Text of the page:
If you are sick and tired of trying to accommodate everyone to create a work schedule with continuous coverage, 24 hours, seven days a week, it sounds like you have been the scheduling sovereign for way too long. You need to give the responsibility over to the team, but not before you think through a couple of key elements:
Staffing Needs. Know your staffing requirements and priorities. Which positions must be filled upon pain of death if there is a “no-show?” Which positions are important, but not critical to your operations?
Allocation. How many bodies do you currently have on board? How many are you allowed to have on the payroll? Are you in the process of hiring someone? Are you using temporary agency help? Do you allow overtime and for what reasons? Do you intend to increase or decrease your staff and/or dependency on the agency?
Staff Readiness. Can your current staff handle this responsibility? Are they mature adults who can have a rational discussion or will it be a free-for-all mud wrestling that you’ll end up refereeing anyway? If you’re absolutely certain it’s the latter, you might want to build their team skills before you introduce this concept!
Due Dates. When is the schedule due and for what length? I suggest giving the team two weeks to build the next month’s schedule.
Rewards. Can you offer the team some benefit for actually planning and following through on a team-based schedule (e.g., pizzas or a small bonus if the unit is fully staffed for the entire month)?
Once you have established the key elements to building a schedule, meet with your team.
Tell ‘Em Why. Describe the reasons why you want to move to team-based scheduling; how the company will benefit, as well as how they will benefit. Remember, there has to be something in it for each team member to climb on board this concept.
Build Commitment. Let the team see the advantages to team-based scheduling. Let them talk about the pros and the cons, the issues as well as the opportunities involved. They need to own this idea or it will never work.
Describe the Parameters. The team must work with the key elements you have already thought about. Be open and honest about why the boundaries are the way they are (e.g., we only have X amount of dollars for agency help).
Agree on Ground Rules. All participate, no one dominate. Be fair and consistent. Recognize that conflict is part of the process, so have the courage to speak up for what you want, but also the consideration to let others express what they want. Listen to each other. Look for opportunities to work with each other rather than against each other.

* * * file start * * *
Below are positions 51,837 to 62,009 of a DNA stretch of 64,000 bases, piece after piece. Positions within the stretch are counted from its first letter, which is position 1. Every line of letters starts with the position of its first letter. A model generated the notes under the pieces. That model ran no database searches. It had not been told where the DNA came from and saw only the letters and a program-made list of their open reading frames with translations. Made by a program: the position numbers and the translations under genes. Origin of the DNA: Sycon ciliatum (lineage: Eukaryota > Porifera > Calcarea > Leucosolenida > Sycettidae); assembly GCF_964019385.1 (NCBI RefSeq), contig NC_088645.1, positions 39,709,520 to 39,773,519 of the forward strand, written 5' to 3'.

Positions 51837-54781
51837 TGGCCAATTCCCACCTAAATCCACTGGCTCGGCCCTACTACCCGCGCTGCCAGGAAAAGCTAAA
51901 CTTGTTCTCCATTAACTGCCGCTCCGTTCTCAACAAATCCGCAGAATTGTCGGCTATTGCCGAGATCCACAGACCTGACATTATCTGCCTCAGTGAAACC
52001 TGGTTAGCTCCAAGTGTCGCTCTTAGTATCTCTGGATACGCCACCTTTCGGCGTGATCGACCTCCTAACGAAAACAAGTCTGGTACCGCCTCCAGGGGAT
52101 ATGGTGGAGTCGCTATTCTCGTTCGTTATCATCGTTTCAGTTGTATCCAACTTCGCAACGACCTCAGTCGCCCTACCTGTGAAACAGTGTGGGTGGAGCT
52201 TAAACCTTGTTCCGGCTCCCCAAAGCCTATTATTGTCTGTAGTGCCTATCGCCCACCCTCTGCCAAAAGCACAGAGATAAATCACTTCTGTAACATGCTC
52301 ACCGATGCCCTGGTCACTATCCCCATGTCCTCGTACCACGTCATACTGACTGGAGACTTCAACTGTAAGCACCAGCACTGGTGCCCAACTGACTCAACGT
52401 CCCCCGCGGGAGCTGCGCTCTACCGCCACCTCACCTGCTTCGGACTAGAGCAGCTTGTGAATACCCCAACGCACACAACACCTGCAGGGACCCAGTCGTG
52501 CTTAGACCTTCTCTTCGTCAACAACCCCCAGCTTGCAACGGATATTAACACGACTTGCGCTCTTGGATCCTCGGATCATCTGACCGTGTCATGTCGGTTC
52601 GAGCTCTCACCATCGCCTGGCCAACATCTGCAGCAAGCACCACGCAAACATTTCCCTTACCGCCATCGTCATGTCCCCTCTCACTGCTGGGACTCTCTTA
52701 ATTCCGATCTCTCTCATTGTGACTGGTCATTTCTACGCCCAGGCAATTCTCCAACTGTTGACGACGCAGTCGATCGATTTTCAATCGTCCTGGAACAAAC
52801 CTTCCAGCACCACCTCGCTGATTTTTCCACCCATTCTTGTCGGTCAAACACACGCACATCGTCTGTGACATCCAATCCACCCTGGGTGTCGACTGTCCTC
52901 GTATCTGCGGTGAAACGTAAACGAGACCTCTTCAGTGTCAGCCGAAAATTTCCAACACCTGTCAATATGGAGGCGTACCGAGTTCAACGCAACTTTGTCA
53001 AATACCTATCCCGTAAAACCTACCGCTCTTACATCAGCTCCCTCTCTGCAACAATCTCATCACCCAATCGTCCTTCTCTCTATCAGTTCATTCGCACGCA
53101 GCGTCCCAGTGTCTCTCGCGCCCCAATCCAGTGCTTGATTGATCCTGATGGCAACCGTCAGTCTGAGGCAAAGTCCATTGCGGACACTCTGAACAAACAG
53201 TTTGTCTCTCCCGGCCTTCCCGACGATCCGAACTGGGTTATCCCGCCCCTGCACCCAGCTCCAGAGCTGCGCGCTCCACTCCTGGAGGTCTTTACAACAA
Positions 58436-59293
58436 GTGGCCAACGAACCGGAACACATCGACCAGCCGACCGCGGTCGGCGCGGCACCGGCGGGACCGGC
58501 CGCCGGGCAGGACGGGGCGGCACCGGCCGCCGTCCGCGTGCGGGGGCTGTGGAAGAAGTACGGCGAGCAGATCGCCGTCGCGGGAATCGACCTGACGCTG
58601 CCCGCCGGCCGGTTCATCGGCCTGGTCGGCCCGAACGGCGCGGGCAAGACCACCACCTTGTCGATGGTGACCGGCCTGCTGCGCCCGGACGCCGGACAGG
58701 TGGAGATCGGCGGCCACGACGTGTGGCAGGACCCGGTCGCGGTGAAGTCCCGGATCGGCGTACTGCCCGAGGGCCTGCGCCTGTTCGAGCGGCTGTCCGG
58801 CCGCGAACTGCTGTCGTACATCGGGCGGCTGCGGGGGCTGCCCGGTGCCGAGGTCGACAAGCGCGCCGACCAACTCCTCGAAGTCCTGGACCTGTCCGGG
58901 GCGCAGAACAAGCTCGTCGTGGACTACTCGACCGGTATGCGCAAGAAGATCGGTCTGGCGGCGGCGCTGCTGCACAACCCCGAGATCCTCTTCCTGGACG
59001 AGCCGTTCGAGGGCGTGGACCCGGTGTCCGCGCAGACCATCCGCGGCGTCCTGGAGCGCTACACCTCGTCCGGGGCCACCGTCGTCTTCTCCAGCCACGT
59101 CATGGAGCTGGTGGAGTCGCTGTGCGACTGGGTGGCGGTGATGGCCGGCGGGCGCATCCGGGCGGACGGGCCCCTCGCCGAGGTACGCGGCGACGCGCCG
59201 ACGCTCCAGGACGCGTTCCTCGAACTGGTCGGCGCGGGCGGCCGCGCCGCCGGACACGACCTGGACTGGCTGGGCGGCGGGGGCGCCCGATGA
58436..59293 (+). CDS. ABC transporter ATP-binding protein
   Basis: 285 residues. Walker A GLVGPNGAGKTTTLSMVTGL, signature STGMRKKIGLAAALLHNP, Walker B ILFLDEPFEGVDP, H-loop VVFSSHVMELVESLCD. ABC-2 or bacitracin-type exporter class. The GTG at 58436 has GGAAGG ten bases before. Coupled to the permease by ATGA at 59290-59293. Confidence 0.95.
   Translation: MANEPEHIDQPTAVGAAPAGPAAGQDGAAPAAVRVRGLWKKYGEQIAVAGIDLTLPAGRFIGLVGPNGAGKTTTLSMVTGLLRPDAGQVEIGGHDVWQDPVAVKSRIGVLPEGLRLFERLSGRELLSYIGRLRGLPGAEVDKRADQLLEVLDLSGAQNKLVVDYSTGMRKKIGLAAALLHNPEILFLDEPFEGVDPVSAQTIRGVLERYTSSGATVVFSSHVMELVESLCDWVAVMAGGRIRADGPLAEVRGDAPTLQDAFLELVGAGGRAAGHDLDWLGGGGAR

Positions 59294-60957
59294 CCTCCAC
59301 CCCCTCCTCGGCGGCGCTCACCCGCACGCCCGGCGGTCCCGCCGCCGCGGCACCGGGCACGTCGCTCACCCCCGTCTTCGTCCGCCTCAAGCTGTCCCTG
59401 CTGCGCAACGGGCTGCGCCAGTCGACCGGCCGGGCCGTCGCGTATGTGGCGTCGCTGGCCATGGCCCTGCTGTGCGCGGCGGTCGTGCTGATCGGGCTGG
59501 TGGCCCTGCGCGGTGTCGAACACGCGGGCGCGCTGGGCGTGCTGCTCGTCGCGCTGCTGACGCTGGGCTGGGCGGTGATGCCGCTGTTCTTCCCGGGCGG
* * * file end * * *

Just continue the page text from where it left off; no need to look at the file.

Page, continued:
Be Fair. The team should develop specific ground rules to ensure fairness among team members (e.g., everyone must work one weekend every month; we deal with “ties” by flipping a coin). Remember, scheduling is an ongoing activity. What may not be “fair” during this scheduling period should balance out during the next scheduling period.
Prevent Absences. When a team member can’t make it in for whatever reason, it is that team member’s responsibility to find their replacement. Period. It is up to the team to decide how to deal with recurring absences — not you, as the boss!
Facilitate the Process. Suggest they use a process to help them develop a team-based schedule: 1) Create a visual schedule or “blank bingo card” that ALL can see and write on. 2) Each team member grab a pencil and write their name in on the “ideal” schedule. Don’t worry about several names being in the same block. Conflicts are part of the process and will be negotiated later. 3) Ink in the work hours that are not contested. 4) For those blocks that are empty, facilitate the team to fill in the empty blocks. Recognize that someone has to “give” at some point. Refer to the “fairness ground rules.” 5) While the empty blocks are being filled in, other blocks will be adjusted.
Before you know it, you will have a team-based schedule that everyone is committed to following!
Question: Have you been able to implement team-based scheduling and how is it working?
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